A chief constable has vowed to stop “unlawfully” holding people with a mental illness in police cells because the NHS has no beds for them.
Shaun Sawyer, chief constable of Devon and Cornwall Police, wrote to Devon Partnership NHS Trust to say it would be held to account in future.
The letter, leaked to the Express and Echo, says legal action may be taken if the situation is not resolved.
The trust said it was disappointed, but accepted more needed to be done.
Mr Sawyer said while it was “unedifying” to sue a public body, he would do so if necessary.
Full story here
Follow the rise and fall of the mental asylum and explore how it has shaped the complex landscape of mental health today. Reimagine the institution, informed by the experiences of the patients, doctors, artists and reformers who inhabited the asylum or created alternatives to it.
Today asylums have largely been consigned to history but mental illness is more prevalent than ever, as our culture teems with therapeutic possibilities: from prescription medications and clinical treatment to complementary medicines, online support, and spiritual and creative practices. Against this background, the exhibition interrogates the original ideal that the asylum represented – a place of refuge, sanctuary and care – and asks whether and how it could be reclaimed.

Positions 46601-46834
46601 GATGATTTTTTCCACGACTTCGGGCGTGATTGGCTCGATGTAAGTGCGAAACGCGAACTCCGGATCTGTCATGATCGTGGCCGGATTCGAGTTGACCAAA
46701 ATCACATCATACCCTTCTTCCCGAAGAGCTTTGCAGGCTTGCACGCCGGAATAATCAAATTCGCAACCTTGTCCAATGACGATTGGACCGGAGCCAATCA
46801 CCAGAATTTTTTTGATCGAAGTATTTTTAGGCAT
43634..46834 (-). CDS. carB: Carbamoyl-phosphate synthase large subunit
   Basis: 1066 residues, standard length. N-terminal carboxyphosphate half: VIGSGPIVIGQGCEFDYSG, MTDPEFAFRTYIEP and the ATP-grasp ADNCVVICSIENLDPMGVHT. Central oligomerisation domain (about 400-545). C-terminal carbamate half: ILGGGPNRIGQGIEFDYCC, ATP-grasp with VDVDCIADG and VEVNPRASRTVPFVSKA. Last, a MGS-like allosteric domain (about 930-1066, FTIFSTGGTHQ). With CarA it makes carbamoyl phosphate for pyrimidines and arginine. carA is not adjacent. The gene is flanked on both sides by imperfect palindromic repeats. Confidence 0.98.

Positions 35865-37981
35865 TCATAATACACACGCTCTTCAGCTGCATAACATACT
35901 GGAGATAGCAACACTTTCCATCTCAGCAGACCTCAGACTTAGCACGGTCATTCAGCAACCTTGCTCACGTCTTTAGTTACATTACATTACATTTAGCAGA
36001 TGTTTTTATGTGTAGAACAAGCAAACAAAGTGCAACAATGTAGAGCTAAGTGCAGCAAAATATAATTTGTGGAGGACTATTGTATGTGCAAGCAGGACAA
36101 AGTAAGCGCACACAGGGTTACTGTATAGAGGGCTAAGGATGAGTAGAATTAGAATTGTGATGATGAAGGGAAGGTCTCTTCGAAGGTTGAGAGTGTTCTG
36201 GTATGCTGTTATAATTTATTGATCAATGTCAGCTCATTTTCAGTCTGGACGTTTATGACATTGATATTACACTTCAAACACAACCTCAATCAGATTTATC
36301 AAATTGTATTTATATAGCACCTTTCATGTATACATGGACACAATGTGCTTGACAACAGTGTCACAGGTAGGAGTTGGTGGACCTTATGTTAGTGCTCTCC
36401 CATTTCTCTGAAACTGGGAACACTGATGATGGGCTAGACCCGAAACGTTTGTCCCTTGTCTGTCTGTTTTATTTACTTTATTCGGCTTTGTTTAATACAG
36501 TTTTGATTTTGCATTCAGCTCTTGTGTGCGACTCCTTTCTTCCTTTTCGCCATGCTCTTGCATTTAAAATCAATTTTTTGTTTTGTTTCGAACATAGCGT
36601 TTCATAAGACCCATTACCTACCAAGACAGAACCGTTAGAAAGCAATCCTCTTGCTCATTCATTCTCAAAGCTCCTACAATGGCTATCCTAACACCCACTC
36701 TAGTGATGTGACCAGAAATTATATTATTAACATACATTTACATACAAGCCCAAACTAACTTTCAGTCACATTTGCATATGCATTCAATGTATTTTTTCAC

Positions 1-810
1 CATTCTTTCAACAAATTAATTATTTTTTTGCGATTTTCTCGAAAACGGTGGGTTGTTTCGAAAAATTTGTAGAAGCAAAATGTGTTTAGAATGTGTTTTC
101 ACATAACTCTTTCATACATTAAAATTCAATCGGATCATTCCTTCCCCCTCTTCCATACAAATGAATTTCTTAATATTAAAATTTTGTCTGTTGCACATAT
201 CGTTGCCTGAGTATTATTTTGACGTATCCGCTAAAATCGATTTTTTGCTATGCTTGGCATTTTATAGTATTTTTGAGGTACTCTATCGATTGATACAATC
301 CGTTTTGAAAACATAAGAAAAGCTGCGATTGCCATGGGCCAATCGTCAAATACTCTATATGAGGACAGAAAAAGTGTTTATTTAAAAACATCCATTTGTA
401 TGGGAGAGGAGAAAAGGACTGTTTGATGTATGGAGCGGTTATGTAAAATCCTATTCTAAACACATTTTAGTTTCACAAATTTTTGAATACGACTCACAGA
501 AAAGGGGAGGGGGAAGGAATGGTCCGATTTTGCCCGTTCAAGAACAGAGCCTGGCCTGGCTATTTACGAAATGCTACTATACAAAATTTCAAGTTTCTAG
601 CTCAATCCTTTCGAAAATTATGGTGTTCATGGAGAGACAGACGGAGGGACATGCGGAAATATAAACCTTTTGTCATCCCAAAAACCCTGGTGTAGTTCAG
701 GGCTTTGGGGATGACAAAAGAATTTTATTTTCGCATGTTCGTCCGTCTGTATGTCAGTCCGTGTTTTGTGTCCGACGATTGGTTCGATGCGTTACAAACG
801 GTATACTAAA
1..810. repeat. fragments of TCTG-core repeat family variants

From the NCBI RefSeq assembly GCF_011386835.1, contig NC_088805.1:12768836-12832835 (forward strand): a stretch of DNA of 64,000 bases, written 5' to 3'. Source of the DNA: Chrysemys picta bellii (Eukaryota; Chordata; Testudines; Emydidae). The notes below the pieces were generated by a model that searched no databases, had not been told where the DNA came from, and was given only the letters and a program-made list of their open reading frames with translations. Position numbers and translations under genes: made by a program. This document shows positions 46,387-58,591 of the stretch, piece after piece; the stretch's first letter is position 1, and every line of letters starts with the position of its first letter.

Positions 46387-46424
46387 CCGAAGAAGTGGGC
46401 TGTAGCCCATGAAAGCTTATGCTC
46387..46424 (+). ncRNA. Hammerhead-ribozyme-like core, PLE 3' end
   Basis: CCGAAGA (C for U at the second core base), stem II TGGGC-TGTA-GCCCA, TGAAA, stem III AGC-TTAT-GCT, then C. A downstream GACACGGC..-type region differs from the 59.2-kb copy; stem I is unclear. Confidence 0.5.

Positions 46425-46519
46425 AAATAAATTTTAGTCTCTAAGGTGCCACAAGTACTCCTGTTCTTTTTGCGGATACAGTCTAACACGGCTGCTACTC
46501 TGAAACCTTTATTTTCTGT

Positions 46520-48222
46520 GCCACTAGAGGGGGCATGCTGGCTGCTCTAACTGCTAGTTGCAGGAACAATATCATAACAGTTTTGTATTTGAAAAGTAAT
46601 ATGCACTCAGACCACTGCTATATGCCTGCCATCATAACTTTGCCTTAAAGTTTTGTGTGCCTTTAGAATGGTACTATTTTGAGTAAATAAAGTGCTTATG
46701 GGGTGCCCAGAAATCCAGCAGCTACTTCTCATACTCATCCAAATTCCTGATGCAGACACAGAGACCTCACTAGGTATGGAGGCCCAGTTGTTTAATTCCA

Taking Bethlem Royal Hospital as a starting point, ‘Bedlam: the asylum and beyond’ juxtaposes historical material and medical records with individual testimonies and works by artists such as David Beales, Richard Dadd, Dora García, Eva Kotátková, Madlove: A Designer Asylum, Shana Moulton, Erica Scourti, Javier Téllez and Adolf Wölfli, whose works reflect or reimagine the institution, as both a physical and a virtual space.
For more information please visit the Wellcome collection website here: https://wellcomecollection.org/bedlam
Please Don’t Call Us ‘Difficult to Engage’
Interesting article! Joy Hibbins used to be a service user and has gone on to set up “Suicide Crisis”, a charity which runs a Suicide Crisis Centre in Cheltenham. In this Huffington Post article she reflects on the need to change the language of “difficult to engage” or “unable to engage”. Click here to read the full article!
Interesting video on the BBC radio Iplayer. You can listen to it at the following link: http://www.bbc.co.uk/programmes/b07cx2f0